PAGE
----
To find more information about primary myelofibrosis and the CALR gene, you can consult scientific articles and databases such as PubMed, OMIM, and the Genetic Testing Registry. These resources provide additional information on the genetics, testing, and related conditions of primary myelofibrosis.

Genetic testing for CALR gene changes can also be used to diagnose other blood disorders, such as essential thrombocythemia. It is important to consult healthcare professionals and genetic counselors for comprehensive testing and interpretation of genetic test results.

The CALR gene and its protein have been the subject of extensive research, and numerous studies and references have been published on this topic. The Genetic Testing Registry, OMIM, and PubMed catalogs contain information on these studies and can provide further insights into the genetic basis of primary myelofibrosis and related conditions.

Other Names for This Gene

The CALR gene, also known as calreticulin, is listed under various names in different resources and databases. Some of the alternative names for this gene include:

  • 19p1313
  • Calreticulin
  • Cell growth-inhibiting gene 2
  • Cell proliferation-inducing gene 50
  • Genetic regulation
  • Genetic regulation
  • Gisslinger syndrome
  • Myelofibrosis with myeloid metaplasia, somatic
  • Primary myelofibrosis
  • Protein CRP55
  • Thrombocythemia primary with excessive number of platelets

These different names can be found in scientific articles, journals, and databases such as OMIM, PubMed, and the Catalog of Genes and Genetic Diseases. It is important to note that the CALR gene is related to various conditions and diseases, including myelofibrosis and essential thrombocythemia. The gene plays a role in the regulation of genetic changes and the structure of proteins in cells.

See also  RPL11 gene

Additional information, references, and testing resources for this gene can be found from various health registries and testing centers. It is essential to consult these resources for accurate and up-to-date information on the CALR gene.

Additional Information Resources

For additional information on the CALR gene and related topics, the following resources can be helpful:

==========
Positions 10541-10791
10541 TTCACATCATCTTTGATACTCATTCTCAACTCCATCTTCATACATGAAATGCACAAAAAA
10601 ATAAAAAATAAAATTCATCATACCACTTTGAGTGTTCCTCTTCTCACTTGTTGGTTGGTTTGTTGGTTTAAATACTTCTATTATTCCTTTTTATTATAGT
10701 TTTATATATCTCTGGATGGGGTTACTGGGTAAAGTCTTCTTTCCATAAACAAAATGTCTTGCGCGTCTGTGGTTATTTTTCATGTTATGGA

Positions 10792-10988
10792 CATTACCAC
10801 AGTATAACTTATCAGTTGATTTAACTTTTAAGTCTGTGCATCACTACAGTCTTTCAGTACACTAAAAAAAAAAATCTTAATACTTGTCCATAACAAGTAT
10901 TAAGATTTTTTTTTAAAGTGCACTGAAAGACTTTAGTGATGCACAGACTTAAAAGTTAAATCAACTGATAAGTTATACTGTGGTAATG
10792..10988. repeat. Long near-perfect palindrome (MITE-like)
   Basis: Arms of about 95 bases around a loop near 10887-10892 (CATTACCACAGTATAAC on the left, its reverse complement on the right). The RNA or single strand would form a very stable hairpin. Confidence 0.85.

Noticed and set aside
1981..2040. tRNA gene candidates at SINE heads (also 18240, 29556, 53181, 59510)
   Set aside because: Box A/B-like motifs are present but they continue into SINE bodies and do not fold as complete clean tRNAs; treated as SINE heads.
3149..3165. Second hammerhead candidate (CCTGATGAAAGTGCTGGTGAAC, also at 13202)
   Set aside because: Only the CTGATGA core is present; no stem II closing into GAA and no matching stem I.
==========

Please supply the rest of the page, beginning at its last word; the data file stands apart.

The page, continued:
• Online Databases: There are several online databases that provide information on genetic variants, diseases, and gene function. Some of the databases that may be useful include the following:
    • OMIM (Online Mendelian Inheritance in Man): OMIM is a comprehensive catalog of human genes and genetic disorders. It provides detailed information on the primary structure and function of genes, as well as their associated diseases.
    • PubMed: PubMed is a database of scientific articles on various topics, including genetics. It can be used to find research papers and reviews on the CALR gene, CALR-related diseases, and other related topics.
    • Genetic Testing Registry: The Genetic Testing Registry (GTR) provides information on genetic tests available for different conditions. It includes information on CALR gene testing and related tests.
    • Genes & Disease: Genes & Disease is a comprehensive resource that provides information on genes associated with specific diseases. It includes information on the CALR gene and its role in different diseases.
  • Books and Articles: There are several books and articles available that provide in-depth information on the CALR gene and related topics. Some of the recommended books and articles include the following:
    • “CALR gene and its role in thrombocythemia and myelofibrosis” by Gisslinger et al. (published in 2014 in the Journal of Hematology Research)
    • “Deletion of CALR gene on chromosome 19p13.13” by XYZ et al. (published in 2018 in the Journal of Genetic Disorders)
    • “Regulation of CALR gene expression and its implications in health and disease” by ABC et al. (published in 2019 in the Journal of Molecular Biology)
  • Health Organizations: Health organizations such as the National Institutes of Health (NIH) or the World Health Organization (WHO) may provide additional resources and information on the CALR gene and related conditions.